National Art Show & Auction
Based in Washington state, the Western Art Association (WAA) was formed in 1972 to promote interest in art and heritage of the American and Canadian west and it considers their National Art Show & Auction to be their main annual event. Open to American and Canadian artists, it is reportedly the second oldest art show and auction (after the C.M. Russell Art Auction & Show in Great Falls, Montana) of its kind.
Mostly paintings and drawn media, the National Art Show and Auction showcases artworks in a variety of different artisan mediums as well, including sculpture (bronzes, sculpted leather, and sculpted wood), stained glass, woodcarving, metalsmithing (including jewelry), pottery and fiber art.
Not a western artist yourself or even interested in viewing or collecting western art? You might have always thought of North American western art as stereotypically about the life of the working or rodeo cowboy, of panoramic rugged vistas of craggy, snow-capped mountains, a portrait of a champion bull, and well... you'd be partly right! But, did you know that it isn't always about "traditional" art, but there is abstract art to be seen as well? And, did you know that as an artisan, you might have made pieces that could fit into a western art show and you didn't even know it? There are two main requirements to get into the National Art Show & Auction and one is to submit your portfolio to their jury and the other is that your "artwork must be representational and incorporate the image of what you might see while traveling through the West of yesterday, today or tomorrow." Getting past a jury can be tough, but the theme is loose enough to encompass many more artworks that you might have thought.
Here are the dates to remember if you're interested in the 38th annual show next year for 2010:
Portfolio Entry Deadline:
(Portfolios received after September 15th will be considered for the following year's show.)
Notification of Acceptance:
May 21, 22, 23, 2010 (always the 3rd full weekend in May)
"Once an artist becomes an accepted Western Art Association exhibitor, their name will be placed on the Exhibit Booth waiting list. We encourage artists to submit art work for the juried auction. If your work is accepted for the auction, it gives you exposure to show attendees and buyers.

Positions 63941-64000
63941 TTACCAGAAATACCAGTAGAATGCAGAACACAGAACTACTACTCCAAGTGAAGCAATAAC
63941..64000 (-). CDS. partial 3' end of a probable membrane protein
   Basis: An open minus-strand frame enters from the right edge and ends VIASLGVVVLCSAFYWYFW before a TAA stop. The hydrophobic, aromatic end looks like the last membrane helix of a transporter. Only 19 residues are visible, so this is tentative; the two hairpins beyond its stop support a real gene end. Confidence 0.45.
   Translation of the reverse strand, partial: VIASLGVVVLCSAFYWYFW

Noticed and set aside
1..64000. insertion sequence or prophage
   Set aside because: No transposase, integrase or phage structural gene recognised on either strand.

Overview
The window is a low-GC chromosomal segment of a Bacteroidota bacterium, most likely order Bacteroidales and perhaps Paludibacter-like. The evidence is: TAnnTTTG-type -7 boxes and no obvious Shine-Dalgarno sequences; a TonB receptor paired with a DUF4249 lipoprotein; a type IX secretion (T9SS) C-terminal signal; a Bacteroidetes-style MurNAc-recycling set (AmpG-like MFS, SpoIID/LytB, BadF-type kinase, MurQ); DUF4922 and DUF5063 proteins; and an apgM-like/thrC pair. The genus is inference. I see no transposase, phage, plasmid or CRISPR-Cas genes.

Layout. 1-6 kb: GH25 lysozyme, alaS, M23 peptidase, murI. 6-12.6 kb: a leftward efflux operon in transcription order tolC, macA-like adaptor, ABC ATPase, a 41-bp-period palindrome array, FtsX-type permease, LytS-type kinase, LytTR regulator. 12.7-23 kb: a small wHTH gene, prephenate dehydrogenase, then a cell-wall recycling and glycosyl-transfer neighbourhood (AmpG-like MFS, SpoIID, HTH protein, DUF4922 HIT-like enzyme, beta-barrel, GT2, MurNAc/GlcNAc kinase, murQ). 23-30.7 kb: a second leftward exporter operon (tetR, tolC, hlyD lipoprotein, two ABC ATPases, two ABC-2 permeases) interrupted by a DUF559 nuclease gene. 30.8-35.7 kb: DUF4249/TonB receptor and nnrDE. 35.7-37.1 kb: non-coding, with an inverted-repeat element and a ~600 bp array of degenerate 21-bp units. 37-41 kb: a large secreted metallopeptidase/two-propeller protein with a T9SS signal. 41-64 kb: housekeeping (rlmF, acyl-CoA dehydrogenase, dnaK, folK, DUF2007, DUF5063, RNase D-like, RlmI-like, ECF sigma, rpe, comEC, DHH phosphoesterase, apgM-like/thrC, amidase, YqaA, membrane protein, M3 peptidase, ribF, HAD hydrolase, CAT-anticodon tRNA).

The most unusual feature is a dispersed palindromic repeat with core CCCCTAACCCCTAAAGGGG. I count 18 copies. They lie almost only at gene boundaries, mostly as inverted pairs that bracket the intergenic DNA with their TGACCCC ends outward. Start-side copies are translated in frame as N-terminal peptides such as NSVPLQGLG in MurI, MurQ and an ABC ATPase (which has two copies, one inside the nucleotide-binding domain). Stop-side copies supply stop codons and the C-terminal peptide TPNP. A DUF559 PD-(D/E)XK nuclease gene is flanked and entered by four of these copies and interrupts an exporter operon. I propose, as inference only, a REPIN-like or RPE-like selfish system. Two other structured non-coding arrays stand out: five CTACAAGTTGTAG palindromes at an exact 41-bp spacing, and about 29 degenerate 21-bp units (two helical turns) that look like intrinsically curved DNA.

If you have any questions after reading this Prospectus</u>, please contact the WAA office by calling 1-509-962-2934 or send an e-mail message to firstname.lastname@example.org." Or, if you'd rather, you are welcome to send me a note with any questions and I will look into it myself.
BEST OF SHOW OIL
BEST OF SHOW - WATERCOLOR & ACRYLIC
BEST OF SHOW SCULPTURE
BEST OF SHOW OTHER MEDIA
PEOPLE'S CHOICE AWARD
Here is a sampling of some representational works made by artisans on dA that give a general idea as to some of the kinds of artworks and level of skills that fit into the western genre and could potentially pass a jury of most any western art show, contest, or exhibit. Following those thumbs are some images of artisan works from past shows of the National Western Art Association (WAA).
From the Metalwork gallery: ou8nrtist2, engraver, evencowgirls, and Iron-Rhapsody:
From the Jewelry gallery: CosmicFolklore, spincus, KellyMorgenJewelry, and 925-STUDIO
From the Woodworking gallery: Millturn and woodizgood:
From the Sculpture & Glass gallery: mudmonkey, rhodespottery, and amulets:
WAA Metalsmithing: Julie Van Sant
Heartsong - Belt Buckle, sterling, 14K gold with garnet
WAA Metalsmithing: Julie Van Sant
Untitled, Lapis lazuli, sterling silver, gold, 16.5"
WAA Bronze: Ralph "Tuffy" Berg (1940-1991)
WAA Sculpture: Lynn Bean
Running from Dark to Light, Painted Pony Original, 6"
WAA Stained Glass: Don Michaud
Two Bears Shield, 21" by 28"
WAA Pottery: Lisa Mckay
Grapevine Basket, Raku Fired Clay, 7" by 6"
WAA Fiber Art: Janene Grende
As Good as it Gets, silk dye on silk
ostit: We try to find interesting and useful links for the community but can't possibly verify all of the information and we encourage deviants to exercise caution at all times to protect themselves.